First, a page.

My friend Brian came over this evening. It was the first time I've "hosted" since I moved to San Francisco and I had a blast. I made edamame with sea salt, tom yum soup, and Orangette's peanut citrus noodles (a tweaked version, since I can never leave well enough alone). Tom yum soup is one of my favorite soups- equal parts tart and spicy- but it's not a quickly whipped-up meal, so if you don't enjoy chopping, better order take-out. The noodles were PERFECT- really creamy and peanut-y. I never thought about citrus in my peanut sauce, but the lime juice brightened up the flavor just right.
Tom Yum Goong
4 C vegetable broth
1/2 white onion, cut into crescents
4-5 shitake mushrooms, thinly sliced (or if you can find them, the adorable little ones that danced around in Fantasia- I'm not sure what they're called but I always see them in Asian restaurants and never in the market)
about 1 C bean sprouts
1 bunch fresh cilantro
about 1 C cherry or grape tomatoes, halved
4-5 limes, juiced, + 1 lime cut in wedges
the zest from 1 lime, about 1 T
2" piece of fresh ginger
1 stalk of lemongrass (or 1 T dried lemongrass)
1-2 t coriander
3 cloves garlic, minced
about 1-2 t hot red pepper flakes (or 1 t chili paste, or a whole or sliced red chili-- it really depends on your spice preference)
Cut the lemon grass and the peeled ginger into a few rough pieces. Hit them with a mallet to "bruise" them and release the flavor. You will fish these pieces out when the soup is ready, or you can tie them in a cheese cloth. I used a large tea infuser. Throw the lime zest, garlic, onion, coriander, and chili flakes/paste in the bottom of a soup pot with your lemongrass and garlic bundle and add the vegetable broth. Bring to a low boil and let simmer for 30-40 minutes. You can't really overcook it; it will just get more and more flavorful as you prepare the rest of the soup.
While the broth is cooking, juice the limes. You should have about 1/2 C of fresh lime juice. In the bottom of your soup bowls, nestle the sliced mushrooms, a handful of beans sprouts, a handful of halved grape tomatoes, and lots of fresh cilantro. Once the broth is ready, pull it off the heat and THEN add the lime juice. You don't want the acid of the lime to cook off, so make sure this is the last step. Pour the broth over the raw vegetables and serve garnished with cilantro, lime wedges, and hot chili flakes.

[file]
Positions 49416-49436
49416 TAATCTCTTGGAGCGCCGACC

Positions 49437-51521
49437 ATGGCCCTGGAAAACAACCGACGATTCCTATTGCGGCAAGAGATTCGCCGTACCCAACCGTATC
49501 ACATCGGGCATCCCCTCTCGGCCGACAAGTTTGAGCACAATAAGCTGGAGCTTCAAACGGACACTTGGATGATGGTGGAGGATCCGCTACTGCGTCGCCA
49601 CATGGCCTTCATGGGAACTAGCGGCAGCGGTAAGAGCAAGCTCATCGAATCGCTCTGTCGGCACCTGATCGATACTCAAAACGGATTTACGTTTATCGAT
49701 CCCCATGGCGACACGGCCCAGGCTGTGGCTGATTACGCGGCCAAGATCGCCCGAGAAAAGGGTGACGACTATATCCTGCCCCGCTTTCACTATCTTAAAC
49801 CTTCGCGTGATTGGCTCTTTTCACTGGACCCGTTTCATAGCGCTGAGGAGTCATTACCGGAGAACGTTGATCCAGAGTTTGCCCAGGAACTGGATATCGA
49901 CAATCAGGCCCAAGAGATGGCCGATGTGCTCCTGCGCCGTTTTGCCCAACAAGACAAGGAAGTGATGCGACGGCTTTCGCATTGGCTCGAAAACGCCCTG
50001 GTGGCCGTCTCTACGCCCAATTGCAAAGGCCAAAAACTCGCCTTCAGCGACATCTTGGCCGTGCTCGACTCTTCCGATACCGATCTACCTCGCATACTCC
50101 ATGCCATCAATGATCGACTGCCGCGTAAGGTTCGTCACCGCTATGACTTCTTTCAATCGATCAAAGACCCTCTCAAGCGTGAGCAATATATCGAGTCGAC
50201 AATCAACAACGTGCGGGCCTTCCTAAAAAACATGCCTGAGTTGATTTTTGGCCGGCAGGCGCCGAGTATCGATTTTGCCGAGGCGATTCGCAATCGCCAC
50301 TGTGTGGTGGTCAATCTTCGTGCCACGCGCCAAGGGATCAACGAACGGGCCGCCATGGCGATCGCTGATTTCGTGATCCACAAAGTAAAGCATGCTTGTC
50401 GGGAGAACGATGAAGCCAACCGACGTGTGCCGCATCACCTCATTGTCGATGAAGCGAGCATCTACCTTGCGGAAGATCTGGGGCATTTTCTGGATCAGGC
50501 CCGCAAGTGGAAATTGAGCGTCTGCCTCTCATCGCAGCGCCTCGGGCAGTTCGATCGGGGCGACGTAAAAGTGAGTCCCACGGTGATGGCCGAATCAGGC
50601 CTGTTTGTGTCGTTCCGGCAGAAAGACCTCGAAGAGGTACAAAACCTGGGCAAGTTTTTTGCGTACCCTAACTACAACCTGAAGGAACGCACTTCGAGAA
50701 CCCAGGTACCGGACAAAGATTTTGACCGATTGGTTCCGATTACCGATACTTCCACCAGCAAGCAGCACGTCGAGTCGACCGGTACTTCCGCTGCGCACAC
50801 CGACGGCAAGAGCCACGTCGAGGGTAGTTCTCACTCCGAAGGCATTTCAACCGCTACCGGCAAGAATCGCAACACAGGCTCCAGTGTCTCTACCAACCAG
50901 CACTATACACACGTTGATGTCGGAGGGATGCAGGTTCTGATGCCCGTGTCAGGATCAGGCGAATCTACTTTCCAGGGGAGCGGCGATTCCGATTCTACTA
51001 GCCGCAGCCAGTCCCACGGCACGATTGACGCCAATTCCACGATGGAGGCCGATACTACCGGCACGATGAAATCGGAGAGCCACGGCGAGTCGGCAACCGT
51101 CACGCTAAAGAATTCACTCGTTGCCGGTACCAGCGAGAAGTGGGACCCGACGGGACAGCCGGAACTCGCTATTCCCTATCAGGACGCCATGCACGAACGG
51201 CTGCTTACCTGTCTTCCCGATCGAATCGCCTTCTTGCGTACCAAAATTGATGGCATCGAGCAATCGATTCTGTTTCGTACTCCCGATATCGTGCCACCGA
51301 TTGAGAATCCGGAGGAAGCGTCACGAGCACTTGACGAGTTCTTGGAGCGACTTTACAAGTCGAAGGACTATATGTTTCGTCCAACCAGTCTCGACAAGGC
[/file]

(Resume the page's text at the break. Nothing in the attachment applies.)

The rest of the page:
Peanut Citrus Soba Noodles, adapted from Orangette
8 oz. soba noodles
1/2 C natural peanut butter (I used crunchy)
1/2 C freshly squeezed lime juice
2 t dark sesame oil
1 t+ hot red chili flakes (to your spice preference)
2 t soy sauce
1 clove minced garlic
sesame seeds, for garnish
1 large carrot, thinly sliced
3-4 radishes, thinly sliced
2 bunches bok choy, roughly chopped
Earlier in the day, mix your dark sesame oil and hot chili flakes in a ramekin and set aside. The longer you leave it the hotter it will get. I let it sit about 2 hours and if I had thought ahead I would have doubled that time.
Juice your limes first, because this process takes longer than the rest of the dish. In a large serving bowl, mix the lime juice, peanut butter, homemade chili-sesame oil, soy sauce, and garlic. I used a fork to mash up the peanut butter chunks and then whisked it to a saucy consistency. Next, boil your soba noodles. They don't take very long, so make sure you don't overcook them. While the water is boiling, slice your veggies. Once the noodles are ready, drain and rinse them, and add them to the peanut sauce. Use tongs to mix well- toss in the raw veggies, garnish with sesame seeds, and serve!!